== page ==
Everybody says it, everybody knows it: the autumn festival circuit, which bows out with Rome and London this week, is too crammed. Yet the situation staggers on from year to year, with festivals pointing frantically to their record numbers of world premieres. Even after Venice, Toronto and San Sebastian had unveiled their debuts, Pusan hit the fray with 85 world premieres out of 315 features screened - a higher tally than ever before.

As the Asian Film Market went on around it, the Pusan film festival's selection played out somewhat mutedly. While the opening film, A Gift To Stalin by Kazakh director Rustem Abdrashev, was interesting, the festival's other high-profile premiere, Zhang Yuan's Da Da's Dance, was a misfire, and other smaller titles similarly failed to impress (see Pusan reviews round-up, p29-31). While, from Venice onwards, progammers have scrabbled to find good films this year, Pusan's own lack of focus in a sprawling catalogue did not help.

Pusan's screening facilities, as they stand, are challenging and located in four separate areas of the city: it can take an hour, in bad traffic, to travel from one to another. Given this, and the fact tickets must be ordered before the festival starts to ensure a seat at screenings, Pusan itself could consider taking the step of singling out which films or which parts of the catalogue it feels are the most important or the most worthy of a delegate's attention (competition is currently restricted to Asian first and second features in New Currents - not Korean Cinema Today or even Korean Vision). The Windows on Asia section is also sprawling, mixing both new and older titles, mainstream and arthouse.

In fact, the festival is making plans to bring the entire event - festival and market - together under one roof with the completion of the Busan Film Center 'Dureraum'. A groundbreaking ceremony took place at the start of the festival, though funds have not been completed for the construction of the multi-purpose convention hall.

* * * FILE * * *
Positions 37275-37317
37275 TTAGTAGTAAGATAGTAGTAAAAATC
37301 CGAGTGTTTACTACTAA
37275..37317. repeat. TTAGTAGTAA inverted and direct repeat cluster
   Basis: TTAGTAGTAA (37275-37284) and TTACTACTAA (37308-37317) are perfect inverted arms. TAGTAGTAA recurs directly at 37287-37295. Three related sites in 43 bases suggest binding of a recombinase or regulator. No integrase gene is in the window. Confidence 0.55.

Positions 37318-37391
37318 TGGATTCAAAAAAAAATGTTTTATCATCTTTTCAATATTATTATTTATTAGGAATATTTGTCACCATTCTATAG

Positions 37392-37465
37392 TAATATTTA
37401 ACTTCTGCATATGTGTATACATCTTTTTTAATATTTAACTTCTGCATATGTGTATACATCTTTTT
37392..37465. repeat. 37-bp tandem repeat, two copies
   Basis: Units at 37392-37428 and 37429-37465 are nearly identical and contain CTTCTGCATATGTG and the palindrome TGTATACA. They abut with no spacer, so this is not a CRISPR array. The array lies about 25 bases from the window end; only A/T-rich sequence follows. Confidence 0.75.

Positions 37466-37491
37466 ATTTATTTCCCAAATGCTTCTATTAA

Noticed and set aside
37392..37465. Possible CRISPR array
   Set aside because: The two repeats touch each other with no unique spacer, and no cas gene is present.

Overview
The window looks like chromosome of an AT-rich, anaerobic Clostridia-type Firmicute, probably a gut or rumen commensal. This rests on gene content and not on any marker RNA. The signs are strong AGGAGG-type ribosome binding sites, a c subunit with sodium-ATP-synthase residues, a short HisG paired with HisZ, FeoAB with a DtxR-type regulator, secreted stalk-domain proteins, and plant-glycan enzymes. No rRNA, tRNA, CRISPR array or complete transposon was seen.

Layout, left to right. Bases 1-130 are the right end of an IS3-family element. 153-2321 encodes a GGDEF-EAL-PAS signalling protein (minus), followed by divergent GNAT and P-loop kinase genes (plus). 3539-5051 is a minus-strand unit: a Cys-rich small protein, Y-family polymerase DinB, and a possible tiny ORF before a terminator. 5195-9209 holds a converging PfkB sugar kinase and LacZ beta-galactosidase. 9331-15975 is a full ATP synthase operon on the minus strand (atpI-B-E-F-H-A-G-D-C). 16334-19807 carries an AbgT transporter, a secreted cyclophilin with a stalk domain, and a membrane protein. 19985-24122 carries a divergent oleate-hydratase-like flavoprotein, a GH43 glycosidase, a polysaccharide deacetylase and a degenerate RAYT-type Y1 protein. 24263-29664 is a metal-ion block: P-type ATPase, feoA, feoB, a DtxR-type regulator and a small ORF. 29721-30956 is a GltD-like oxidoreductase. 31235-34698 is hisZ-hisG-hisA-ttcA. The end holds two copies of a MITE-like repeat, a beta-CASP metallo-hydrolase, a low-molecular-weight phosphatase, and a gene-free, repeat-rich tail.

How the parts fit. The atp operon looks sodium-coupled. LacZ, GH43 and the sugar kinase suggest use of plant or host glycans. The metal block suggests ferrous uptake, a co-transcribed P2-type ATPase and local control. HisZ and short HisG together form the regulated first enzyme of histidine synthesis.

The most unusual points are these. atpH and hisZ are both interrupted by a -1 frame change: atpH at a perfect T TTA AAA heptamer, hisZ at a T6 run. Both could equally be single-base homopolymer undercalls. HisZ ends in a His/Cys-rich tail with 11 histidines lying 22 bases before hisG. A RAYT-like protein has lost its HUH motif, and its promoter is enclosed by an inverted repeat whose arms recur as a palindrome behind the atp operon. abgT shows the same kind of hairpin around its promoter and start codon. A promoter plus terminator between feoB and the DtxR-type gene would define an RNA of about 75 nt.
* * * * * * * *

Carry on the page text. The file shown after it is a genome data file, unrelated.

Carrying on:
London enters the fray with 17 world premieres this year and Rome is about to wind up the autumn season with 18 debuts. And it is becoming increasingly clear that while world premieres are up, deals are down - nothing at Pusan excited the buyers, and there were no new buzz titles in the marketplace apart from Taiwanese box-office sensation Cape No 7.

Pusan is not alone in being unfocused: it would take a keen mind to untangle the reasoning behind Rome's programme: time perhaps for these festivals to sharpen their focus, before the market performs the task for them in a less polite manner.

Additional reporting by Jean Noh


Which were the pick of the projects at the Pusan Promotion Plan' Liz Shackleton reports

Malaysian director Yasmin Ahmad's Forget-Me-Not, which is being produced by Japan's Wa Entertainment, picked up the $20,000 Pusan Award from this year's Pusan Promotion Plan (PPP). The project tells the story of a Malay girl who visits relatives in Japan after her Japanese grandmother dies.

Poetry, which is being directed by Korea's Lee Chang-dong (Secret Sunshine) was awarded the $20,000 Kodak award for a Korean project. Fine Cut is handling international sales of the project, about a woman in her mid-60s living in poverty who attempts to compose a poem for the first time in her life.

The $10,000 Busan Film Commission Award went to Chinese director Zhang Yuan's Executioner Garden, a grisly tale set in a Shanghai prison, to be produced by Beijing Jingle Culture Development Co.

Korea-France co-production A Brand New Life, to be directed by Ounie Lecomte, picked up the $10,000 OKF Fund award, which is presented by the Overseas Korean Foundation to a project from an overseas Korean.

The Gothenburg Film Festival Fund gave its award, designed to support the selected film-maker's travel and accommodation costs, to Iranian director Mona Zandi's The Bride. The Wooridul Award, newly launched this year for Korean projects, went to Jung Bum-shik's Eugenia.

This year, the PPP scaled back the number of projects to 30, compared to 35 last year. Around 500 meetings were held during the market's four days.


New Currents awards

Land Of Scarecrows (S Kor)

Dir: Roh Gyeong-tae

Naked Of Defenses (Jap)

Dir: Masahide Ichii

KNN audience award

100 (Phil)

Dir: Chris Martinez.